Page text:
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Managing Other Health Problems When You Have Cancer

  • A cancer diagnosis can often take up a lot of the time and energy you have for managing your health. However, if you have other chronic medical conditions (often called coexisting conditions) in addition to cancer, it’s important to stay on top of them and discuss them with your oncologist. 

    Many chronic health issues can have an impact on cancer treatment, and certain cancer treatments have the potential to make existing conditions worse. Keeping up with your total health needs and having a conversation with your oncologist can ensure that the care you receive for cancer is effective, and it can also help you stay healthier after your treatment ends. 

    “We are now seeing a number of patients who enjoy long-term survival and no further oncologic disease,” said Anthony J. Olszanski, MD, RPh, a medical oncologist at Fox Chase Cancer Center. “In those situations, if the cancer is no longer threatening the patient’s life or livelihood, keeping track of their other healthcare problems is important.”

    How Cancer Can Impact Coexisting Conditions

    It’s not unusual for cancer patients (especially those older than 65) to have other chronic health problems, including: high blood pressure, diabetes, arthritis, heart disease, lung disease, or kidney disease.

    Some cancer treatments or medications can adversely affect coexisting conditions. For instance, some treatments or drugs can worsen high blood pressure or cholesterol, chemotherapy can increase lung inflammation in people with lung disease, and for those with diabetes, chemo side effects (like nausea or vomiting) might make it harder to manage blood sugar.

    It’s also possible for a coexisting condition to affect how your cancer is treated. One example is diabetes, which can cause nerve problems when not properly managed.

    “If we’re treating a patient for colon cancer, one of the drugs available can cause nerve damage,” Olszanski said. “If the patient also has pre-existing nerve damage from diabetes, they may not be able to receive that medication.”

    Communicating With Your Oncologist

    Communication is key for balancing your cancer care with other health issues. When you first meet with your oncologist, be sure to bring along your personal medical records. They will give your doctor the information they need about any coexisting conditions you have and any medications you’re taking to manage them.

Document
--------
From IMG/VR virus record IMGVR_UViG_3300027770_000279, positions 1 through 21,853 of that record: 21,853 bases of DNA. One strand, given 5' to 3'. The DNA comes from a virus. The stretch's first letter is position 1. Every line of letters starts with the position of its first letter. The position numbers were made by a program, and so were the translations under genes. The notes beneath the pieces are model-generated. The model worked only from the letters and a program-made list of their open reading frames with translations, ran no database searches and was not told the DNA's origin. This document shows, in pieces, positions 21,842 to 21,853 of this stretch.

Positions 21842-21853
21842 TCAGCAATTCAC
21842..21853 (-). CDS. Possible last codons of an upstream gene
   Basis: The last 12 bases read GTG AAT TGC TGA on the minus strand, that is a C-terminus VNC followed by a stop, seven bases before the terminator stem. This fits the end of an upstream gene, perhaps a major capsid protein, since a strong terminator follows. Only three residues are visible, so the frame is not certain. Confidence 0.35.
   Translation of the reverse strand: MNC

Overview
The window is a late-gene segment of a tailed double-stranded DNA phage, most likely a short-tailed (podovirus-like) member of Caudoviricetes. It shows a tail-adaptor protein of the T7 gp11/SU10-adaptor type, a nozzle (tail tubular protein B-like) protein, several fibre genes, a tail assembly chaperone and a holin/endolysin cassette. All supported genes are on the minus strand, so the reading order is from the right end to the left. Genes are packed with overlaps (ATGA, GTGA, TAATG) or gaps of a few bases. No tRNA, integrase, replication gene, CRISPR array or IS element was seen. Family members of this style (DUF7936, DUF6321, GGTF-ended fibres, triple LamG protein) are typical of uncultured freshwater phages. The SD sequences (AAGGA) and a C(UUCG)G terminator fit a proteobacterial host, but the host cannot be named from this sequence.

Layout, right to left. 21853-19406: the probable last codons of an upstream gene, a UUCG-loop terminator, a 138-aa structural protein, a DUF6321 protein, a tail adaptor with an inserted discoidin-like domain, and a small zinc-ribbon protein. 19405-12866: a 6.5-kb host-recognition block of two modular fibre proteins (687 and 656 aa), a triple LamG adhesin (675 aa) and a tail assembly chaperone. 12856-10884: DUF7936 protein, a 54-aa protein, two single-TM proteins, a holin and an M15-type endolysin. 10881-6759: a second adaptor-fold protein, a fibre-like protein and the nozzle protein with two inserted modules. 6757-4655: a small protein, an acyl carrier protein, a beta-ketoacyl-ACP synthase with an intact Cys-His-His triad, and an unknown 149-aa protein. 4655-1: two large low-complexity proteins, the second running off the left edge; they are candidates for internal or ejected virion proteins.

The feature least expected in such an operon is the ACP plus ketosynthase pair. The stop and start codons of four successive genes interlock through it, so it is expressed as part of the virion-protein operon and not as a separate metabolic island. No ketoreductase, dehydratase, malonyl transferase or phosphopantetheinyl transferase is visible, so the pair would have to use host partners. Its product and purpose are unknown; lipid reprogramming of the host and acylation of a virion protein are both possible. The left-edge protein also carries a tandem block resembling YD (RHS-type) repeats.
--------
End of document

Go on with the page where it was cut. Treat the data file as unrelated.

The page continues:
Be sure to also bring up any past health issues you’ve experienced as well as any current ones, even if they don’t seem relevant to your cancer care. For instance, the heart attack you had a decade ago or the root canal you have scheduled for next week might not seem relevant to your cancer treatment but, according to Olszanski, these things are important to your oncologist.

    If covering everything feels overwhelming, seek the help of a family member or trusted friend. Before your appointment, you can work together to prepare a list of any co-existing or past health issues you need to discuss. They can also take notes during your appointment and chime in with any questions that you might forget to ask.

    It’s also crucial that you discuss all the medications prescribed for your co-existing conditions with your doctor, and once your cancer treatment begins, be sure to talk to your cancer care team if you are experiencing side effects that are making it difficult to manage your other health problems.

    Managing Your Conditions

    To best manage your coexisting conditions while undergoing cancer treatment, be sure to stay up to date on appointments with other specialists and keep taking your prescribed medications regularly. As things become hectic, it may be helpful to use a calendar or alarms on your phone to keep track of things or enlist family members and friends to help.

    As you meet with other physicians (or if your medication changes), be sure to keep your oncologist in the loop, as changes in your health and condition management can affect your cancer treatment.